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Problem with Servlet Context

Reema Patel
Ranch Hand

Joined: Jan 26, 2006
Posts: 169
Hello All,
I'm using Apache Tomcat/5.0.28. I'm facing a problem while mapping for resources.

I have to precede the app name also,for example, I have to give the full app path before the resource,, as shown in the code fragment here:
<FORM METHOD=POST ACTION="/<my_app_name>/results.jsp">

But, I think this is not requited as this should be picked up automatically.
Pls help.

- Reema
Ben Souther
Sheriff

Joined: Dec 11, 2004
Posts: 13410

If you start your relative link with a slash "/" then the browser will look in the root of the site (ignoring your contextPath).
If there is no preceeding slash the browser will look in (what it perceives to be) the current directory.

The most solid way to build your relative urls, in my opinion is to read the contextPath from the request object.


or, if you aren't using JSP 2.0


Java API J2EE API Servlet Spec JSP Spec How to ask a question... Simple Servlet Examples jsonf
Bear Bibeault
Author and ninkuma
Marshal

Joined: Jan 10, 2002
Posts: 61221
    
  66

Originally posted by Reema Patel:
But, I think this is not requited as this should be picked up automatically.


Picked up automatically from where?

Without it, the server would have no way of knowing which web application to deliver the request to.


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Reema Patel
Ranch Hand

Joined: Jan 26, 2006
Posts: 169
But, wat about the 1001 books that give URL like the one I have submitted....eg. /results.jsp...I'm yet to see anybody prefexing the app name...
Ben Souther
Sheriff

Joined: Dec 11, 2004
Posts: 13410

HTML books or Servlet/JSP books?

It all makes sense once you see what's going on.
Here's the structure for a typical URL:
http://domain:port/contextPath/directory/resource

A real example might be:
http://localhost:8080/myApp/images/myImage.png


In this example, there are 3 ways you can send the url for myImage.png to the browser:
  • An absolute URL: http://localhost:8080/myApp/images/myImage.pngIn this case, you're giving the browser everything it needs to find your image.
  • A relative URL: images/myImage.png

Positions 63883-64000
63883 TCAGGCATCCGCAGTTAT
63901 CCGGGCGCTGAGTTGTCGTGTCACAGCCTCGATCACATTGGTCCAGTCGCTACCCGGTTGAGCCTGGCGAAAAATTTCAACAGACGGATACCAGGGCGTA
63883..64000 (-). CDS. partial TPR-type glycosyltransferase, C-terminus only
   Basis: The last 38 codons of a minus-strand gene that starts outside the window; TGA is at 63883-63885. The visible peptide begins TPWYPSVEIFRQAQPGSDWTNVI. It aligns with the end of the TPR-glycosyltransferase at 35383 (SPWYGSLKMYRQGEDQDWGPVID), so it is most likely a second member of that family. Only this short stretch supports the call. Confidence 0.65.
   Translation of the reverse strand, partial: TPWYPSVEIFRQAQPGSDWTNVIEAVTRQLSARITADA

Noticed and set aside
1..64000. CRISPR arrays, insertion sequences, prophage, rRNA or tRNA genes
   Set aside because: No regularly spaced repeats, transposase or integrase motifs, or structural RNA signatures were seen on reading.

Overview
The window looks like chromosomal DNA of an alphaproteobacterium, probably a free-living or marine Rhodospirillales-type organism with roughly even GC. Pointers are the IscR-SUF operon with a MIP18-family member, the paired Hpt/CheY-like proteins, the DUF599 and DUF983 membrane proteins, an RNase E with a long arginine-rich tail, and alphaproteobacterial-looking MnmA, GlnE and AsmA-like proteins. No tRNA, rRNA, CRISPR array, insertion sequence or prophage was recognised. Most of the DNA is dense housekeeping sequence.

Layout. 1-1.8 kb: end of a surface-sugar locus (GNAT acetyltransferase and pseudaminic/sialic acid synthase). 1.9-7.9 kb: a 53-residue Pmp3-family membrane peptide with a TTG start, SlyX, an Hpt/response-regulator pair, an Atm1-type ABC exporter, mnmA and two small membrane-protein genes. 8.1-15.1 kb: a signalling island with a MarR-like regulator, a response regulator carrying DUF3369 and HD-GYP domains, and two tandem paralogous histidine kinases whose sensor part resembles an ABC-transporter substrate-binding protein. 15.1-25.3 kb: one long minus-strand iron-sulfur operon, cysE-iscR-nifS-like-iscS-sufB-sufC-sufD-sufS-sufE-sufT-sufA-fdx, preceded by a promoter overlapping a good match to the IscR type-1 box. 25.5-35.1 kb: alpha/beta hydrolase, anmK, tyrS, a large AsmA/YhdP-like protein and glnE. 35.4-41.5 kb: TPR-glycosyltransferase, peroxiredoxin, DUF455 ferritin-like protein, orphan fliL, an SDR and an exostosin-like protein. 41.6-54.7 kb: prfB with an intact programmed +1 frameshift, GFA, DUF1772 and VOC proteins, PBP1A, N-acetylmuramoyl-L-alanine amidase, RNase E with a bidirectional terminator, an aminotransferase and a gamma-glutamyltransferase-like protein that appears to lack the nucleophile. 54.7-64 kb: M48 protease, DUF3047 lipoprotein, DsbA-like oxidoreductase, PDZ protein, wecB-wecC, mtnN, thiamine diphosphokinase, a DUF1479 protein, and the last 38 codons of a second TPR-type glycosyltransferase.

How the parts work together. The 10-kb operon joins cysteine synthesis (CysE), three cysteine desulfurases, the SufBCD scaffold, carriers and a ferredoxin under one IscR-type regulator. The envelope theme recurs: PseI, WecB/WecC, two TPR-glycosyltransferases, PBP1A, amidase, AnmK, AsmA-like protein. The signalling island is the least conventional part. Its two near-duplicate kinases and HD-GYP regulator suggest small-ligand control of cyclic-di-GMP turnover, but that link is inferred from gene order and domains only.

• In this case, you're telling the browser to add the current path to the beginning of this relative URL.
  • A URL that is relative to the root of the website:

  • /myApp/images/myImage.png
    In this case, you're telling the browser to add the current domain:port combination to the beginning of the absolute url.


    Browsers don't know anyting about the concept of a Java webapp.
    They don't know that a J2EE app server can house multiple apps and that it uses the first directory entry as the name (contextPath) for the webapp.
    They only know to add the current domain:port to the beginning of a relative URL if that relative URL starts with a slash.

    You have to add the contextPath to the beginning of your URLs.
    Bear Bibeault
    Author and ninkuma
    Marshal

    Joined: Jan 10, 2002
    Posts: 61221
        
      66

    To add to what Ben said

    Originally posted by Reema Patel:
    But, wat about the 1001 books that give URL like the one I have submitted....eg. /results.jsp...I'm yet to see anybody prefexing the app name...


    Most books, in a mis-guided attempt to keep things simple, assume that you will be replacing Tomcat's root web app with your own.

    The root web has a context path of "/".
    Reema Patel
    Ranch Hand

    Joined: Jan 26, 2006
    Posts: 169
    Thanks Bear!
    This means that if I don't explicitly give my app name, it by default looks inside the ROOT web app, and since there's no such resource with a matching name, I get a page not found 404 error.

    Correct me if I'm wrong...thanks again!
    Ben Souther
    Sheriff

    Joined: Dec 11, 2004
    Posts: 13410

    You've got it.
     
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    subject: Problem with Servlet Context